Why communication is key for successful voluntary benefits enrollment

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NEW ORLEANS — Making sure employees are educated and engaged with a company’s benefits strategy requires a wide variety of personalized communication, said Nick Rockwell, president at Eastbridge Consulting Group. A one-size-fits-all mindset will not work.

“It doesn't take long in this business to learn the incredible importance around having an enrollment strategy,” Rockwell said at the Workplace Benefits Renaissance conference. “If we don't have a game plan for how to educate employees [on voluntary benefits], everything is for naught. There is no one size fits all, which complicates and creates costs around enrollments. But through partnerships and technology there are opportunities to lessen the burden and still do more.”

Companies often have an enrollment strategy that makes the process easiest for them, without taking into account what the employees actually want. By considering the full impact to employees when picking a communication strategy, companies can improve participation rates and move away from self-serving behavior, Rockwell said. Employers are becoming increasingly mindful of what kind of enrollment their employees prefer.

“Having somebody like a salesperson or an enroller to provide some education and insight to what's being offered and what they may need, is something that a lot of people want,” he said.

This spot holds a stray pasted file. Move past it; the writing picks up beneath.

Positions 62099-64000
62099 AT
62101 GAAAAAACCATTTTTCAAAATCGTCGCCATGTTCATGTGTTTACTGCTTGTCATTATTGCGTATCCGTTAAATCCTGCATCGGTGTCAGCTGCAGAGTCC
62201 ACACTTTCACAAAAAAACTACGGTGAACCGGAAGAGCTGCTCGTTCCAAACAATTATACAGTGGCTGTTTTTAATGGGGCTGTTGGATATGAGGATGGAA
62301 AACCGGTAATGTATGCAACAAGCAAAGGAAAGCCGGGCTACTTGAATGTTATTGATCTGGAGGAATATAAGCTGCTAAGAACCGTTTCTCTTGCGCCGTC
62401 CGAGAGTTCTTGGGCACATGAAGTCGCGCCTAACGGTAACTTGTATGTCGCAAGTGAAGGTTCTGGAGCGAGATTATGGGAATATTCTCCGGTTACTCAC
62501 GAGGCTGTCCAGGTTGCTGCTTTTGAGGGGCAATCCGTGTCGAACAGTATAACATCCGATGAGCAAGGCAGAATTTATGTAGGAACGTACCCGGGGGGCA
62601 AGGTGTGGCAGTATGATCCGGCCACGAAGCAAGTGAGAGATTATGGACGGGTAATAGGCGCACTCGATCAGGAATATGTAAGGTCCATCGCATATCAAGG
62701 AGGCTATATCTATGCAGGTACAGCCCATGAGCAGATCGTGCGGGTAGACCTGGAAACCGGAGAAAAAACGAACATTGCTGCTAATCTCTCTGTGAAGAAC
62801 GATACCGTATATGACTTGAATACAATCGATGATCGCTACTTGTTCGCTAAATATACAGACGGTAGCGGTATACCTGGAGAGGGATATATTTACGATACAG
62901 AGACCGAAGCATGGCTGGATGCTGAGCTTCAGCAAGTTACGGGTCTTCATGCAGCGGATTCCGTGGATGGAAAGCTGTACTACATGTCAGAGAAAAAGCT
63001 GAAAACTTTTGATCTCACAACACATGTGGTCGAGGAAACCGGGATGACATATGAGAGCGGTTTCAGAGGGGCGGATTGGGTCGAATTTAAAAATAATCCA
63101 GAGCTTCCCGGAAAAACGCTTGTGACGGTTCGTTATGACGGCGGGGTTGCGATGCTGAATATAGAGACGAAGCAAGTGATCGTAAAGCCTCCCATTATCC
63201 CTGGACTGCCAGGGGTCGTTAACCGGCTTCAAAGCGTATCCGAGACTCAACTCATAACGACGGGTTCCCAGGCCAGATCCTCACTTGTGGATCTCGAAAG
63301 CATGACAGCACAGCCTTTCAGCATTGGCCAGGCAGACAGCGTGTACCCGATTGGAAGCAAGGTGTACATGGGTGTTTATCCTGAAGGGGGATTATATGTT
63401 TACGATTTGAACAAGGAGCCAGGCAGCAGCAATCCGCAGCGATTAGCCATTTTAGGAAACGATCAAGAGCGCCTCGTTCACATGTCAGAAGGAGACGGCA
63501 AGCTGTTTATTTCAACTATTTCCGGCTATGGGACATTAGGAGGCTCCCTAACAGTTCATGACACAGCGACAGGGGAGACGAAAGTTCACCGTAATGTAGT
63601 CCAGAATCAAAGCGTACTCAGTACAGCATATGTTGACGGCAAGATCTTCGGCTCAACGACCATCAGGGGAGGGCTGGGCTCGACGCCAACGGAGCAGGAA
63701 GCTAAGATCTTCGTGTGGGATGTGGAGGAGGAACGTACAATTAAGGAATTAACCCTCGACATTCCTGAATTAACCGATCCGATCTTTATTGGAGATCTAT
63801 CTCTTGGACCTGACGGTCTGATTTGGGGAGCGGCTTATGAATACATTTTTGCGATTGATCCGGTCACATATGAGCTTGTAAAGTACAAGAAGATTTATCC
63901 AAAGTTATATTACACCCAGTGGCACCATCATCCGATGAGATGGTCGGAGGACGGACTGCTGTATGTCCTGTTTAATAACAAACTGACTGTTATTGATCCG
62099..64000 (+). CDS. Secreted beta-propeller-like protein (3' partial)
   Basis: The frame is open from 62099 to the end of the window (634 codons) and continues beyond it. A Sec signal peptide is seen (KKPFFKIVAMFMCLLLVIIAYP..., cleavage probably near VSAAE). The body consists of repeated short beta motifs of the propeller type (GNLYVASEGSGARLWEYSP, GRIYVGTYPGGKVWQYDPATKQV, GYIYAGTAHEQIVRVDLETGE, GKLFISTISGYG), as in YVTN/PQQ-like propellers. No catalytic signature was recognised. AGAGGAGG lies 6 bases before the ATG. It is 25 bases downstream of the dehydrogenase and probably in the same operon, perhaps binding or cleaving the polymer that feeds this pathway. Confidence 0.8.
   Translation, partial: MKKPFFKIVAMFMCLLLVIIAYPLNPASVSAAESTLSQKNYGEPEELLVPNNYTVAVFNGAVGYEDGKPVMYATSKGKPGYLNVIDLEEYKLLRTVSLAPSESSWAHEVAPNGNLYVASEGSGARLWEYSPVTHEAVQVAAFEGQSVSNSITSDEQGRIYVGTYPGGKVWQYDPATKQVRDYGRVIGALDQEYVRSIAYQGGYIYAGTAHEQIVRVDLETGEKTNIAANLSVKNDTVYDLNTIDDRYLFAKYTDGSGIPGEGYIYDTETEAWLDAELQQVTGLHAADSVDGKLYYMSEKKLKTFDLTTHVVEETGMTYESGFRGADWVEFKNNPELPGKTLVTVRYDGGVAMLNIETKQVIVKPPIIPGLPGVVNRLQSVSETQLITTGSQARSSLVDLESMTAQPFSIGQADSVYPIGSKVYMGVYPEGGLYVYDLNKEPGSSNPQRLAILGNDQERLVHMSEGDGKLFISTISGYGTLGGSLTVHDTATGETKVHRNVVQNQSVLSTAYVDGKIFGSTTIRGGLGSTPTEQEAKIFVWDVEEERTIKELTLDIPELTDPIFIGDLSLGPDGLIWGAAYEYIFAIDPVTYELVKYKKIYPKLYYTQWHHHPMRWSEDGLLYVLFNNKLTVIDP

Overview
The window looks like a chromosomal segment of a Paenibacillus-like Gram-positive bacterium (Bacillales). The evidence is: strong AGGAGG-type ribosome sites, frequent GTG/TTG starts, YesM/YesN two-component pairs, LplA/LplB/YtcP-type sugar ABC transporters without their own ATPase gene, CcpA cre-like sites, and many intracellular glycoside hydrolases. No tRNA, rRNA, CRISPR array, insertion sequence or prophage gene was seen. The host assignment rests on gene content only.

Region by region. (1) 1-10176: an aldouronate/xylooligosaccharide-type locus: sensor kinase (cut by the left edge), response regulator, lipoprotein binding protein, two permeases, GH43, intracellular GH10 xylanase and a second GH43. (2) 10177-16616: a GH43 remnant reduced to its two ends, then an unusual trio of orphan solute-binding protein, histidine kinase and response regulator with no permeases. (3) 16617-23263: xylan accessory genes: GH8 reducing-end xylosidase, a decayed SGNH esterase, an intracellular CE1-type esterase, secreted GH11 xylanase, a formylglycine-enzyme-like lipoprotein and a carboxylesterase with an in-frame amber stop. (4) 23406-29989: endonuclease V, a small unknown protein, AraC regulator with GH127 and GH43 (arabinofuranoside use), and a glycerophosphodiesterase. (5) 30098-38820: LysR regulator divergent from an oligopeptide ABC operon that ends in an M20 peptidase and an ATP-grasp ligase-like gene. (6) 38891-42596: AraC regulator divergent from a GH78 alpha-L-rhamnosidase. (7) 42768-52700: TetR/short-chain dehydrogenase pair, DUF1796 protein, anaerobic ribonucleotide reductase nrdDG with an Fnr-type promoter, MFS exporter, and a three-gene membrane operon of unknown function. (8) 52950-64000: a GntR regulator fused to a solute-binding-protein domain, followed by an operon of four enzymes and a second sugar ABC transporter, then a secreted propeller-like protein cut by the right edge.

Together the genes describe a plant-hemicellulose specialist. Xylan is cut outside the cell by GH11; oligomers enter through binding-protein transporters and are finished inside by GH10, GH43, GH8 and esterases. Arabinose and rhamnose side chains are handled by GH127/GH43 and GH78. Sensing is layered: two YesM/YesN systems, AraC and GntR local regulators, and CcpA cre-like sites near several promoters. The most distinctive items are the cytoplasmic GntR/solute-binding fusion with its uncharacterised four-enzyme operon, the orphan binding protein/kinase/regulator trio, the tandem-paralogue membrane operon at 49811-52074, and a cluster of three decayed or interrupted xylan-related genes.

Understanding how people like to enroll and receive information is a critical first step. Employers need to make sure that their strategies employ an active election when possible, and should look at multiple communications rather than just one.

“It’s about going beyond just the benefits booklet to try to educate,” Rockwell said. “We have to remind our clients that not everyone is comfortable enrolling for their benefits on a website, so we have to consider all these different solutions.”

Employers are taking the steps to transition their strategy to benefit the employee first. Having a customized and individual approach to benefit enrollment can help companies with retention, and stay ahead of the competition. But it also requires benefit brokers to step up and rethink their strategies to expand their client offerings.

“A lot of organisations are picking up really solid relationship-building sales reps, and bringing programs to market that are really nimble and can be more specific to different niches out there in the industry,” Rockwell said. “There are a lot of different opportunities out there, and we can't let ourselves think that there's only a handful of carriers. This type of competition is good because it’s breeding innovation and change in a way that's quite frankly very good for everybody.”

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